” Building a Dynamic Organization
The Stanley Lynch Investment Group is a large investment firm headquartered in New York. The firm has 12 major investment funds, each with analysts operating in a separate department. Along with knowledge of the financial markets and the businesses it analyzes, Stanley Lynch’s competitive advantage comes from its advanced and reliable computer systems. Thus an effective information technology (IT) divi-sion is a strategic necessity, and the company’s chief infor-mation officer (CIO) holds a key role at the firm.
When the company hired J. T. Kundra as a manager of technology, he learned that the IT division at Stanley Lynch consisted of 68 employees, most of whom specialized in serving the needs of a particular fund. The IT employees serving a fund operated as a distinct group, each of them led by a manager who supervised several employees. (Five employees reported to J. T.)
He also learned that each group set up its own computer system to store information about its projects. The problems with that arrangement quickly became evident. As J. T. tried to direct his group’s work, he would ask for documentation of one program or another. Sometimes, no one was sure where to find the documentation; often he would get three different responses from three different people with three versions of the documentation. And if he was interested in another group’s project or a software program used in another department, getting information was next to impos-sible. He lacked the authority to ask employees in another group to drop what they were doing to hunt down informa-tion he needed.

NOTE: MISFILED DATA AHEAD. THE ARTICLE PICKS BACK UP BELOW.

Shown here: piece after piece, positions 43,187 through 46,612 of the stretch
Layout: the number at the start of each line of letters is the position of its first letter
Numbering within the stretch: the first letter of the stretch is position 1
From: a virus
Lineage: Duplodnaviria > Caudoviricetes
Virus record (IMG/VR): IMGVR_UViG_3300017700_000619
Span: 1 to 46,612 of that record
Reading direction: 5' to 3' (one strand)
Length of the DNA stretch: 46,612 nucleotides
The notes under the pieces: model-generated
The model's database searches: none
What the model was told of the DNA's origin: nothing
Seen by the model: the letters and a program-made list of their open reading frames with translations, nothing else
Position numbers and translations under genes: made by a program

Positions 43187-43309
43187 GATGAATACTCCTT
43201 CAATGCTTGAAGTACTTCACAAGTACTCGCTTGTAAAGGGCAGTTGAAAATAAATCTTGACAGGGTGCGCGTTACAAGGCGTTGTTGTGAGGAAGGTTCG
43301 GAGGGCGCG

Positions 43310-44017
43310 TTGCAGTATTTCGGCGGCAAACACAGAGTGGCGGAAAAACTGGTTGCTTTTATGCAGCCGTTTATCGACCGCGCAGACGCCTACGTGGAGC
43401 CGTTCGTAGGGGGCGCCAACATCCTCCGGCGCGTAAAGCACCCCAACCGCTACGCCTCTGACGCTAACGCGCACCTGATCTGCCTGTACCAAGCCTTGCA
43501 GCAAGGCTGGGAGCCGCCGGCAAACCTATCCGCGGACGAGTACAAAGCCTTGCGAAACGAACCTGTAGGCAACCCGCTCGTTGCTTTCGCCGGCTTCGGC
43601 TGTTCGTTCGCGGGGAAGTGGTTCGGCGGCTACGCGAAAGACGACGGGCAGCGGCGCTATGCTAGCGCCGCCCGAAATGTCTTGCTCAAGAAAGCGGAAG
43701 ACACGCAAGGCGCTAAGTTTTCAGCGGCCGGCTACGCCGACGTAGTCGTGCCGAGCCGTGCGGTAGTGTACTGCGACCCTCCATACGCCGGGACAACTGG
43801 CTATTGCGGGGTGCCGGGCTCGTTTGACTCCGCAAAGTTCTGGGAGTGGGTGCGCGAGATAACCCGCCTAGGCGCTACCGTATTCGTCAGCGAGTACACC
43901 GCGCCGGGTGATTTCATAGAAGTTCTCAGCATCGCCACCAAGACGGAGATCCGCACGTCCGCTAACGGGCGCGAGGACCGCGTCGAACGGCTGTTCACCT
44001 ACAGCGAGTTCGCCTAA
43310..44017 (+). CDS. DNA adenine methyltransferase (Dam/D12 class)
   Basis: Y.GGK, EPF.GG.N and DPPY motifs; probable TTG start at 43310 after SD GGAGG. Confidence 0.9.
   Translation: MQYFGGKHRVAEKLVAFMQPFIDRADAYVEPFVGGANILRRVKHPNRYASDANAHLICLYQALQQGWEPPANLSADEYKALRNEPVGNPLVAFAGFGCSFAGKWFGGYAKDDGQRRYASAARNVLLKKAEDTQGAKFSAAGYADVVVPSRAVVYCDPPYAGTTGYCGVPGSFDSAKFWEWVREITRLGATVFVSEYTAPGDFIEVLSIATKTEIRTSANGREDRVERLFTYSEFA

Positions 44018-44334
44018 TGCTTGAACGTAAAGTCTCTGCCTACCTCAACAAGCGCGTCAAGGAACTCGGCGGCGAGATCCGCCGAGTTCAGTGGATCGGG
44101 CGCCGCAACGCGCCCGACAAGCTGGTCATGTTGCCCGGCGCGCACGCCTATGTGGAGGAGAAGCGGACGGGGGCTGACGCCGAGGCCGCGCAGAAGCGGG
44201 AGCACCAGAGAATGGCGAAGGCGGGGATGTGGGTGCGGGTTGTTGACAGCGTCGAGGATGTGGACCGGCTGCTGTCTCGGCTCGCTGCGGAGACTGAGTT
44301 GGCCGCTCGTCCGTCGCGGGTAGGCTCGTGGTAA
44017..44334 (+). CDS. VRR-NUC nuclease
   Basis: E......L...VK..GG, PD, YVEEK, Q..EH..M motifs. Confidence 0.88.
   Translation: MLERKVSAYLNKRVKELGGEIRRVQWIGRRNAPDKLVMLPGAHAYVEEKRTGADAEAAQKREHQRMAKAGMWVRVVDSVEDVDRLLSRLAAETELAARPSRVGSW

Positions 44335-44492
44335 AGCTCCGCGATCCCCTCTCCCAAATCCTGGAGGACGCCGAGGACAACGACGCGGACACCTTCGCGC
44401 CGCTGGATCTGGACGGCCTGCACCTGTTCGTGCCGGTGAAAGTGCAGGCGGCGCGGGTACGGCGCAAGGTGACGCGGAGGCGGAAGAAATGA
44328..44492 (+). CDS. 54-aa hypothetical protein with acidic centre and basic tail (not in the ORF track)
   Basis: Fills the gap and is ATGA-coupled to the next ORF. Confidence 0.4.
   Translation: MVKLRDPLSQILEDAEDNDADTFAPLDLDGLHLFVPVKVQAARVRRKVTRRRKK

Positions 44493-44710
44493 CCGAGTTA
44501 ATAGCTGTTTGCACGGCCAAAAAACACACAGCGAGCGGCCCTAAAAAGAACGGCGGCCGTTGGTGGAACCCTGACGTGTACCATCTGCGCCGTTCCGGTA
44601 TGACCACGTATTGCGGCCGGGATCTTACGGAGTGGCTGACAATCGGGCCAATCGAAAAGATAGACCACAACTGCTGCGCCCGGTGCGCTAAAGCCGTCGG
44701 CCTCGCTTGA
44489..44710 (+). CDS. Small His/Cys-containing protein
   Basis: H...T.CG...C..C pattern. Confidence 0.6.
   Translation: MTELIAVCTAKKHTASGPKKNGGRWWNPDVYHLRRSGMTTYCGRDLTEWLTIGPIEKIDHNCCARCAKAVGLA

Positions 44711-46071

J. T. concluded that the entire IT division could serve the firm much better if all authorized people had easy access to the work that had already been done and the software that was available. The logical place to store that informa-tion was online. He wanted to get all IT projects set up in a cloud so that file sharing, and therefore knowledge sharing, would be more efficient and reliable. A challenge would be to get the other IT groups to buy in to the new system given that he had authority over so few of the IT workers.
J. T. started by working with his group to blueprint how the system would work. Then he met with two higher-level managers who report to the CIO. He showed them the plan and explained that fast access to information would improve the IT group’s quality and efficiency, thus increasing the pro-ductivity of the entire firm. He suggested that the managers require all IT employees to use the cloud system. He even persuaded them that their use of the system should be mea-sured for performance appraisals, which directly impacts annual bonuses.
The various IT groups quickly came to appreciate that the system would enhance performance. Adoption was swift, and before long, the IT employees came to think of it as one of their most important software systems.
1. Give an example of differentiation in Stanley Lynch’s organization structure and an example of integration in this structure.
2. What role did authority play in the adoption of the cloud system by the IT division at Stanley Lynch?
3. How did the IT division use coordination to achieve greater integration?”